SF Chronicle: Fukushima radiation possible culprit in huge starfish die off from Mexico to Alaska — Potential catastrophe, it’s extremely virulent “going on up and down coast… It’s going to change what’s out there pretty fundamentally”
December 9th, 2013
San Francisco Chronicle, Dec. 9, 2013: A mysterious pathogen is wiping out starfish along the Pacific coast, a potential catastrophe that has flummoxed marine biologists […] [They’re] disappearing from large areas along the coast […] Nobody knows what is causing the die-off, but the killer – most likely some kind of virus, bacteria or pollutant – is widespread and extremely virulent. It has ravaged a variety of starfish species in tide pools and in deeper water along the coast from Mexico to Alaska. […] The disease has spread from the shoreline into deeper water […] The disease has even found its way through the filtration system of the Monterey Bay Aquarium, which uses sea water in its tanks [and] cannot keep out natural impurities. “There is something going on in the water,” [Michael Murray, the director of veterinary services] said.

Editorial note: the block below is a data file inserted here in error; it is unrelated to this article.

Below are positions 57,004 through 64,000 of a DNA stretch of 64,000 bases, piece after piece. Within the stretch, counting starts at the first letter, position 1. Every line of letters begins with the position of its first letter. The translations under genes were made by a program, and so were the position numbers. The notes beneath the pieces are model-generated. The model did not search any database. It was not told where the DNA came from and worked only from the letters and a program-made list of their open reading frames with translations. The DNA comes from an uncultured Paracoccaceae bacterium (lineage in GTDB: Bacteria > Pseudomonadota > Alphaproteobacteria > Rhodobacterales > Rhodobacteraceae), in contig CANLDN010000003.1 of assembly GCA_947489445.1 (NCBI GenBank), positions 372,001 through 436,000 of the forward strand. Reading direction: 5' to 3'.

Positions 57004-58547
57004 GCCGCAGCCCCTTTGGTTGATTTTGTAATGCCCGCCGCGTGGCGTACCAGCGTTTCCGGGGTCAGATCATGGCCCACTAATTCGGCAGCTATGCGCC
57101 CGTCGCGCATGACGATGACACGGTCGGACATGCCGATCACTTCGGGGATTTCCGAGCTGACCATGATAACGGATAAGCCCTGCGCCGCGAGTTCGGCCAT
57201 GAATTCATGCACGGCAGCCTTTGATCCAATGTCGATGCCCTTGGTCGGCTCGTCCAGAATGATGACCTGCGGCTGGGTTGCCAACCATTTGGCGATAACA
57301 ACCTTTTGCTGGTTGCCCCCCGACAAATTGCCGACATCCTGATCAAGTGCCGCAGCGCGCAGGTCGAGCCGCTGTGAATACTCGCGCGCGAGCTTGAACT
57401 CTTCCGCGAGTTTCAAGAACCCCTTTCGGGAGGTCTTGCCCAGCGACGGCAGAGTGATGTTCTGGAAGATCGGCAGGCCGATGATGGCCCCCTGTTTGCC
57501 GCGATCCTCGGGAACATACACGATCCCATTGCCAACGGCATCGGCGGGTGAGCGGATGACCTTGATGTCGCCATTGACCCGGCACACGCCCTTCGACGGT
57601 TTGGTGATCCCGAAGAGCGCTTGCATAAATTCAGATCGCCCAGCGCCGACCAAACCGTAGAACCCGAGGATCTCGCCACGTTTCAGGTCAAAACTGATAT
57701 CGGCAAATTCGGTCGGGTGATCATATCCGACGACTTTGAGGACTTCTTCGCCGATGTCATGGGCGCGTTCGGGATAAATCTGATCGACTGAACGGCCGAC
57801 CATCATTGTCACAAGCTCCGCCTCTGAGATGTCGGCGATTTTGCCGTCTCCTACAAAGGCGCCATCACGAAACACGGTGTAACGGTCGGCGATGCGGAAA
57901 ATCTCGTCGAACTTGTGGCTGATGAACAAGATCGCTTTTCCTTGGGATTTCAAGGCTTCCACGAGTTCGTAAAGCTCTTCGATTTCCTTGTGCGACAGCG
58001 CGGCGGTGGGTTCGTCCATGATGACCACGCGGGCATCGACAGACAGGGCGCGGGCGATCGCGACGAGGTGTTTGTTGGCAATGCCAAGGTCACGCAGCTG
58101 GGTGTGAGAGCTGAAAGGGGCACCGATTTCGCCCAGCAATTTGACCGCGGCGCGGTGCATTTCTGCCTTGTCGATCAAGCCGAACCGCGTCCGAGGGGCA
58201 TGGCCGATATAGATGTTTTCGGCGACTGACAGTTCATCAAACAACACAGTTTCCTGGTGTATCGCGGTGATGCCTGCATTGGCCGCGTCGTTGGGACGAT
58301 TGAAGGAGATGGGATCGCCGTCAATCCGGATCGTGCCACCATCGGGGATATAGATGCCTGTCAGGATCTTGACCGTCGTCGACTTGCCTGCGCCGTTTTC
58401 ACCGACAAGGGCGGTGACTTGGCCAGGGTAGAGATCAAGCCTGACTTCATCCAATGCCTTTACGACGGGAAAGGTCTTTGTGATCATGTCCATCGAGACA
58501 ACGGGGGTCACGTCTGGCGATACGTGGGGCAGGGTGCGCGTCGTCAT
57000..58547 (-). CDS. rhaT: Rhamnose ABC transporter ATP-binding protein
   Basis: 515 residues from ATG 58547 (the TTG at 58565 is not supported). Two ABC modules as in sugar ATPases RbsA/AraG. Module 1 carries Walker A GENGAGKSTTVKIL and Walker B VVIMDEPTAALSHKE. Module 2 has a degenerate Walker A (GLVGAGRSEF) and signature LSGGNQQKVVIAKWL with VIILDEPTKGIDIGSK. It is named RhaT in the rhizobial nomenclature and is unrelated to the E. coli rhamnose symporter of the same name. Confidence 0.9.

UC Santa Cruz professor Pete Raimondi, marine biologist and lead researcher: “Where it has hit, it has been pretty lethal […] This is going on up and down the coast. … It’s going to change what’s out there pretty fundamentally. […] It’s dying in huge numbers […] We’ve seen them go from a lot to zero fast. […] The ones that get it first are all predators […] It just started, so we don’t know yet what it is going to do […] The theory is that there is going to be a fundamental shift [in the balance of sea life] […] Usually it is pretty obvious what is causing it. None of those factors exist […] I don’t think it’s the end. We see it in more and more sites.”
According to the Chronicle, a possible culprit is radiation from the Fukushima disaster
[M]arine biologists who are joining forces to find the culprit […] they are looking for marine biotoxins and viruses and exploring a variety of possible sources, including radiation from the debris that washed across the Pacific Ocean after the Fukushima disaster. “We’re not throwing anything out yet,” Raimondi said.